Technological pioneering and what drives it?

Looking back 25 years to the mid-1990s, there was little concept and certainly no enforcement of environmental protection around refitting superyachts; fundamentally, people could and would discharge almost anything into the sea and atmosphere, from chemicals and dust to liquid and solid waste. This is something we can’t imagine today.

Paint coatings were a significant part of this; when commercial ships were painted and antifouled in uncovered dry docks, huge plumes of overspray could be seen drifting up into the atmosphere. The same went for private yachts – how many neighbouring yachts would complain about being covered in overspray? Again, something you cannot imagine today. Even in the early 2000s you would see a lot of yachts being painted in-water with sprayers working off pontoons with no covering, causing all manner of environmental problems.

Clearly things have changed dramatically and today we are all very aware of, and respectful towards, our environmental responsibilities, but what were the catalysts that prompted the changes and how were the technologies behind today’s yacht containment systems developed? As is virtually always the case, it was the carrot and not the stick that sparked the creativity to find solutions to problems that would lead to an improvement in business performance whilst being less damaging to our planet.

In the early noughties the number of yachts and their size started to grow rapidly, putting pressure on the limited capacities of the shipyards both for slipway space and lifting capacity. The Palma based paint companies, including Pinmar and Rolling Stock, were also feeling this pressure. Both were struggling to paint the larger hulls off floating pontoons or bosun’s chairs, with the added problems of contamination affecting the paint finish and overspray reaching neighbouring yachts. This, with the addition of interruptions in production due to bad weather, presents a business need to find a solution. The environmental benefits were a necessary by-product but not the primary drivers.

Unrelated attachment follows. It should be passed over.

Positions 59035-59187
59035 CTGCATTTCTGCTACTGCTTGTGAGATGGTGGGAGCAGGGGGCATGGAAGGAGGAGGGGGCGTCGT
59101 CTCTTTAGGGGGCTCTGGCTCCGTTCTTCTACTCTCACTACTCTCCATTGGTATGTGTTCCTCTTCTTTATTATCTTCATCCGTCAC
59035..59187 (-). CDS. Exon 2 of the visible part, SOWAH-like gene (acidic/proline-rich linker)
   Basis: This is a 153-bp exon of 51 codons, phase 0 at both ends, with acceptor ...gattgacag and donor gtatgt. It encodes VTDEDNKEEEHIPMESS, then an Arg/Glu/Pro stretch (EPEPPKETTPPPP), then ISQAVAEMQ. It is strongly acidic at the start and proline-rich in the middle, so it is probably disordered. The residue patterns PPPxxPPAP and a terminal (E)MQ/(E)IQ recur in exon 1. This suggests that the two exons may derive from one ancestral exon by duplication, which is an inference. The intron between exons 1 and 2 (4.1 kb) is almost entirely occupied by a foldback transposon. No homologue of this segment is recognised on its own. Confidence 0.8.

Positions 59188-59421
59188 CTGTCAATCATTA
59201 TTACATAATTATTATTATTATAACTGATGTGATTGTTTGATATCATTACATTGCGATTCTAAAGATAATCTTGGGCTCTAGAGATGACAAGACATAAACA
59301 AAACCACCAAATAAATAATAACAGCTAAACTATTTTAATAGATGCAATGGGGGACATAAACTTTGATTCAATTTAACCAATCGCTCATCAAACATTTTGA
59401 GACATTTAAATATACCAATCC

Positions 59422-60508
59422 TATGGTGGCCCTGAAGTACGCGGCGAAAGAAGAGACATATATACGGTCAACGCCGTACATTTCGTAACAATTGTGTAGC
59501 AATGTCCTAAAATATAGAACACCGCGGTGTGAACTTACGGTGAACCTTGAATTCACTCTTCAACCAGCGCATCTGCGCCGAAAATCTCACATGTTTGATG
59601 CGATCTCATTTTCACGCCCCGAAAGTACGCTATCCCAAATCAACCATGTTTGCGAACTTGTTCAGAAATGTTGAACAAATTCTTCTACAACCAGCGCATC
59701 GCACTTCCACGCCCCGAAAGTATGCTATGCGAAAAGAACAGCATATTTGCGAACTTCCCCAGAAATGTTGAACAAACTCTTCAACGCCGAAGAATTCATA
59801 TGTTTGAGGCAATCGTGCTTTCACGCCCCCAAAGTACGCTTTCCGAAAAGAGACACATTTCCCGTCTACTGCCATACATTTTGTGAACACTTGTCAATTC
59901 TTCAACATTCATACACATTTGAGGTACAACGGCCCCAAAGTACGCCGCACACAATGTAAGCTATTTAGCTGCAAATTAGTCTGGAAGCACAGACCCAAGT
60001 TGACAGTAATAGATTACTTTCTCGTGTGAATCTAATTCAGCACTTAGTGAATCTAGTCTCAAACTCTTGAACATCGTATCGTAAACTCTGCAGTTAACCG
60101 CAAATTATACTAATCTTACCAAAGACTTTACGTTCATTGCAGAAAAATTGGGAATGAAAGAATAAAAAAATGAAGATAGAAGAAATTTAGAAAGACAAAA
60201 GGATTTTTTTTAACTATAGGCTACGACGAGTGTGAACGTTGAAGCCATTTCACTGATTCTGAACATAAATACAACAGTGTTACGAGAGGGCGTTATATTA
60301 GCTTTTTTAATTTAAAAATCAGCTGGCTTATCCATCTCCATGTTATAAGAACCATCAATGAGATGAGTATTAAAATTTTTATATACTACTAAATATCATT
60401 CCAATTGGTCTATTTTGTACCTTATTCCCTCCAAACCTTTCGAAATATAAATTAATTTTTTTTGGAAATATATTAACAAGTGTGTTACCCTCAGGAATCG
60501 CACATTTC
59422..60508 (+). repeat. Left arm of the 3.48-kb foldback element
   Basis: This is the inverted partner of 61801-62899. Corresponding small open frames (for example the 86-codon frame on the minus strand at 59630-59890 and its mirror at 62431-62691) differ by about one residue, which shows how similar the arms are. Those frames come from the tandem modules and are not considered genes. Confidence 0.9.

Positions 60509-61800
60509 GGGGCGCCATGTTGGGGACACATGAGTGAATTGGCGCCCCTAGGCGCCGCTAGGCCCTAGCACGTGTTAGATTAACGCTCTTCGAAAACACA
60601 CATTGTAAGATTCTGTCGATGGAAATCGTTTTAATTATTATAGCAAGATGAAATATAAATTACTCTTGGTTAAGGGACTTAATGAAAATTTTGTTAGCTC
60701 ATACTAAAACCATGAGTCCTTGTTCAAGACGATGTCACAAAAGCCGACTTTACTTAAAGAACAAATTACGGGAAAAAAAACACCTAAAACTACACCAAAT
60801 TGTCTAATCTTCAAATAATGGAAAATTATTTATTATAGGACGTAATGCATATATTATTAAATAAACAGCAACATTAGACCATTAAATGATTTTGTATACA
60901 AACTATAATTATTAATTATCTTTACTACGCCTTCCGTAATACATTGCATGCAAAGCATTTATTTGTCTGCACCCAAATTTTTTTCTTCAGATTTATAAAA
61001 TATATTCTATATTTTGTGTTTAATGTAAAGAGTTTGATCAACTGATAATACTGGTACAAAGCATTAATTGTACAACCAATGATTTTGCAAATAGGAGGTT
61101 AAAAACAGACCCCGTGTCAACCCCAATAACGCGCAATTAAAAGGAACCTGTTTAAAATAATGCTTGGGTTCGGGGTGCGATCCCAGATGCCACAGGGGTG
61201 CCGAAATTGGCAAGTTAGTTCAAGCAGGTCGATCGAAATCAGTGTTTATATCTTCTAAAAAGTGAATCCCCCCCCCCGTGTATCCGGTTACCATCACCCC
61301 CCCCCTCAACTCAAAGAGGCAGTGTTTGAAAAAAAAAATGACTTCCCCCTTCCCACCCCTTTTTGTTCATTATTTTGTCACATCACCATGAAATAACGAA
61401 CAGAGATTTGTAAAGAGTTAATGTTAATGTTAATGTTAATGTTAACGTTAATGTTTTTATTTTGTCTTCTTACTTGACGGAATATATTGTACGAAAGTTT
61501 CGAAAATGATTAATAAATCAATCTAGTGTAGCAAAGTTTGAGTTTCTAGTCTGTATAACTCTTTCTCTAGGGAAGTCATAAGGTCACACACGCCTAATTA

Mark Conyers, CEO of Rolling Stock at the time, looked to draw in expertise from the UK construction industry, persuading Peter Martin to set up Andamios (a precursor to Techno Craft) in
Palma to introduce construction scaffolding systems and methodologies to superyacht containment. His initial breakthrough came by combining the scaffolding system with shrink-wrap plastic, which had been developed in the packaging sector, to provide a turn-key containment solution. This resulted in a controlled environment in which to work, reducing contamination and environmental issues while also mitigating the climatic interruptions for yachts being hauled out and painted on the hard. Nonetheless, it did not address the shipyard capacity issue of limited lift and hard standing space.

Following this, the real innovation came when Peter was challenged to find a solution that would enable in-water painting of large superyachts. Techno Craft utilised their construction industry
experience and engineering expertise to adapt the cantilever system, used to distribute tension in suspension bridges, to build a scaffolding system directly off the yacht itself extending all the way
down to the waterline. This required a major investment in the new lighter and more flexible scaffolding equipment, however it was revolutionary as this solution was modular and perfectly
adaptable to the larger superyacht. Avoiding the problems caused by the instability of a floating foundation, the system effectively became an extension of the yacht structure itself and formed a
cocoon-like enclosure.

Having pioneered this unique yacht containment system, Techno Craft continued to innovate to deal with the ever-increasing drive for paint quality, which required better ambient temperatures and
atmospheric controls. Techno Craft, Pinmar and Rolling Stock worked in collaboration with local company Air Clean to design and introduce filtration and extraction systems to control the quality of
the air within the tent and remove contamination and pollutants. These purpose-built extractors use multiple-stage filters incorporating a final stage mini-pleat High Efficiency Particle Arrester system to eliminate the release of overspray into the environment, meaning the negative impact is absolutely minimal and all contaminants are then disposed of in line with ISO 14001.

The benefits from utilising this innovative adaptation of construction engineering technology for yacht containment systems became a strong USP for GYG, enabling it to support the rapid growth in
the refit requirements of the superyacht industry since the 1990s. Although Techno Craft is expanding its business to new European territories, the adoption of the cantilever technology has
been slow and today its usage is limited to mainly Spanish shipyards; indeed in the USA, more than 10 years after the Techno Craft breakthrough, the local yacht containment companies continue to
build scaffold off the floating pontoons, suffering from the inherent problems of instability, sagging and size restrictions.

The old adage holds true; if you want innovation, present a problem to an entrepreneur, don’t wait for a legislator.